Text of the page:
Issue Jul Aug16
MTR Martco specializes in building, rebuilding and updating component parts and equipment for the steel and paper industries. When a manufacturer needs a new part for a machine, MTR Martco sends its engineering experts to assess what is needed. In most cases, repairing or rebuilding a piece of equipment can save customers time and money.
Founded in 1967, MTR Martco is about to celebrate its 50th anniversary in the steel and paper industries. Owner and President Ray McIntosh says the company is grateful for so many years of success. “We’ve got a few things planned – advertisements, tradeshows we’re going to do – just to let people know it’s been 50 years,” he says.
McIntosh has been with MTR Martco for 30 years. He began in the manufacturing plant, moved to sales, then management and eventually became owner of the company. Thanks to his experience in so many departments, he says he understands what the customer needs. “We partner with our customers,” McIntosh explains. “We’re actually their maintenance and engineering staff. People partner with us to maintain equipment, so we’re basically like a maintenance department for all our customers.”
That ties back into MTR Martco’s overall approach: to mix new, used and rebuilt equipment rather than building all-new components at a higher cost to both the customer and MTR Martco. Of course, challenges arise when other manufacturers can build new equipment for less cost overseas.
“The way we approach that is recognizing value in the used equipment versus replacing it with new,” McIntosh explains. “Some of the new stuff is hard to compete with price-wise. But we get better end-results by doing it the way we’re doing it.
“A lot of the older equipment is heavier duty than the newer replacements,” he continues. “When parts are updated and retrofit, you end up with heavier and stronger pieces than some of the newer, cheaper stuff. A lot of the new stuff is built for a short life for a cheap price. Over the use of the product, you just dispose it and buy a new one, but some of our products have been in the industry since we’ve been in the industry. You just keep upgrading the refurbished product and get a better end-product.”
To combat the cheaper manufacturers, MTR Martco regularly adds larger machining capabilities to machine even larger components. Along with that, the company is working with the largest used-equipment supplier in the paper industry to refurbish equipment for it. It also is partnering with a company that ships a lot of MTR Martco’s component parts to Mexico.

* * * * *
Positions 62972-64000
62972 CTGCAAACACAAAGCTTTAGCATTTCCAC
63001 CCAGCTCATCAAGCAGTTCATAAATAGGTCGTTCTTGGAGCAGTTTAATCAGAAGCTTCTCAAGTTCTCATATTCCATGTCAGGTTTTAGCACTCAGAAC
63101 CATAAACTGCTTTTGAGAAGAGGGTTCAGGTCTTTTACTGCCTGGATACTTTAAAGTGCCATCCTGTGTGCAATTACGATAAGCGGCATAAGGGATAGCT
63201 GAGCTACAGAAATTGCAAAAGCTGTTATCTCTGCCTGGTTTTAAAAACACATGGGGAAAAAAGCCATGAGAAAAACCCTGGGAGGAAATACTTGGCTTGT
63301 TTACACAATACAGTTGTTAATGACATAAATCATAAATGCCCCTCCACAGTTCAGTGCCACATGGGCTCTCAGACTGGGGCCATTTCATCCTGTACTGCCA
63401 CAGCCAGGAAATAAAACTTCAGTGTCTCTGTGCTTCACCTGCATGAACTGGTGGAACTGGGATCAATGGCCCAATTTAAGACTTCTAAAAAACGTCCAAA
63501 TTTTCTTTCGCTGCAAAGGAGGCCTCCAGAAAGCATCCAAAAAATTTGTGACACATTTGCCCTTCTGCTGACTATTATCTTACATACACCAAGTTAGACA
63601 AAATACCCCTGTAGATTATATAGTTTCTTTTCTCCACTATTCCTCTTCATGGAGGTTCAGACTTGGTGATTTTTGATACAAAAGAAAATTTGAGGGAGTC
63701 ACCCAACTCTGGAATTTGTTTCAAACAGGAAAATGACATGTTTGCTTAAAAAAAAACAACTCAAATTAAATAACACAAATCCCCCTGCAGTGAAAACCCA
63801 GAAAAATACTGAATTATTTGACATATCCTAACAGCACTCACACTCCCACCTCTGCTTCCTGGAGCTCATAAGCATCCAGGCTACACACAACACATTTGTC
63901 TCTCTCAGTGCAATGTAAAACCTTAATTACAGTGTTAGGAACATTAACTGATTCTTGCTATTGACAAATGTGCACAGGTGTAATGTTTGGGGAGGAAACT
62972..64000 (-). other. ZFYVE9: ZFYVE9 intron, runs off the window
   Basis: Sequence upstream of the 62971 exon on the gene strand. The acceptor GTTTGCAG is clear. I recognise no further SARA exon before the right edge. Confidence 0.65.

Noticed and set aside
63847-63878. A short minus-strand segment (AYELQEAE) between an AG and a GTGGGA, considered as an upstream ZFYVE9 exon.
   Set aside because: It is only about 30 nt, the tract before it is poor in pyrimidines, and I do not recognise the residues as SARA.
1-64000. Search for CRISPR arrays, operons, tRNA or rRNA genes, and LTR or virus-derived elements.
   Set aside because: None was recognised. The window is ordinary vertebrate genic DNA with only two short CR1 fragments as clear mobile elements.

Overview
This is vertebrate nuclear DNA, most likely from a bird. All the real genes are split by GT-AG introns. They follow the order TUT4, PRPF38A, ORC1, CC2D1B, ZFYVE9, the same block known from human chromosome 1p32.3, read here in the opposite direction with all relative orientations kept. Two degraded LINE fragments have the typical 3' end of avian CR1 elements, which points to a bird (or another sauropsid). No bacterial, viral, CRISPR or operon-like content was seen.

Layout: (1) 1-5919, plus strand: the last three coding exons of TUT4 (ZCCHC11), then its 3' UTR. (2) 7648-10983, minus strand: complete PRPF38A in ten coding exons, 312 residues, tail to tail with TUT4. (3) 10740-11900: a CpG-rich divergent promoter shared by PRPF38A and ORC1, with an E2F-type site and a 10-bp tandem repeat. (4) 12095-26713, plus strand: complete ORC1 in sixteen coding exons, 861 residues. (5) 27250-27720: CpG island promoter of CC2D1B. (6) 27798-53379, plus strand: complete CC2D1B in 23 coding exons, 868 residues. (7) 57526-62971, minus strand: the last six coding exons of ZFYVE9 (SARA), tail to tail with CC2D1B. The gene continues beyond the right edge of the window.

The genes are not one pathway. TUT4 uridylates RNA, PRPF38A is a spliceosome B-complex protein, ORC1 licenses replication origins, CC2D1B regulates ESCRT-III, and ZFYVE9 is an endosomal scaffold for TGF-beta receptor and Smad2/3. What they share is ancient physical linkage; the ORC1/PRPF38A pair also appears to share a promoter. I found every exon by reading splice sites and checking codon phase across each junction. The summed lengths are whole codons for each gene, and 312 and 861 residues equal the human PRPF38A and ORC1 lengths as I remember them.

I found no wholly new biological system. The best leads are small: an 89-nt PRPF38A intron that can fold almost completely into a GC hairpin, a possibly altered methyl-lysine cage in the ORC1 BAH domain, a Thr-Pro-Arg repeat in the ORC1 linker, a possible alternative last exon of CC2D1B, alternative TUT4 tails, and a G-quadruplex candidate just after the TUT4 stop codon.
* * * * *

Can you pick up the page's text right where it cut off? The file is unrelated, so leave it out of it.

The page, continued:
“We are constantly looking at new product lines that we can take our same approach to,” McIntosh says. “We’re always looking for product lines in the paper and steel industry that are high-wear items we can rebuild and refurbish for longer lifespans. We look at a product line and try to come up with a better way to make it last longer.”
MTR Martco manufactures its steel component products from all states of raw stock: plate stock, bar stock, structural, carbon, aluminum and stainless steel. It fabricates and welds, then conducts final machining and final assembly. MTR Martco tests its products and runs a live application before shipping to customers. “We test it exactly how it will be installed in the mills,” McIntosh notes.
The company has made its operations even more efficient with the addition of CNC machining and 3-D modeling. MTR Martco can put together a 3-D model of an entire project, including a customer’s facilities and existing equipment. The company then analyzes the situation and recommends either new equipment or upgrades to existing equipment for better performance.
“For retrofits and upgrades, doing it on a 3-D model beforehand you can see a lot of changes and improvements you can make and better utilize the layout of the mill,” McIntosh explains. “That technology has come a long way in the last 10 to 15 years. It used to be trial and error, now it’s very much planned out. It also helps on installation time because so much is pre-planned with the 3-D modeling.”
The 3-D modeling also includes stress analysis testing to simulate stress, deflection and loads on the machinery. If improvements to the parts are necessary once tests are complete, design improvements are incorporated into the manufacturing process to produce the most functional part or component.
“We always incorporate lean manufacturing and are always looking at ways to cut costs,” McIntosh adds. “Some of that you can do with tooling, CNC machining or work centers, where you can do multiple operations in one set up. Any way to streamline a process, we will do. Everything from our front office to the shipping dock, we try to streamline.”
One of MTR Martco’s biggest challenges is finding skilled tradespeople. McIntosh says not many of today’s young people are going into skilled trades or manufacturing. In response, the company has incorporated an apprenticeship program into its operations to hire young workers and train them in-house.
McIntosh has found that this keeps people around because the young workers see an upward career trajectory with MTR Martco. “We do a lot of promoting from within,” he says. “I went from manufacturing all the way through. A lot of our people have been hired in and worked their way up to advancement. People see the path others have taken and pick out a path for themselves.”
MTR Martco pays for its employees’ schooling and training if they want to continue their professional education. It has found this method to be extremely beneficial in the long-term and much of the staff has been around for years, McIntosh being a prime example of that.
“They can see my career path and know that it’s wide open here,” he says. “We’ve had 50 years of continued growth and continue to find niches, be very flexible and add and grow as a company, but that’s all a testament to the people.”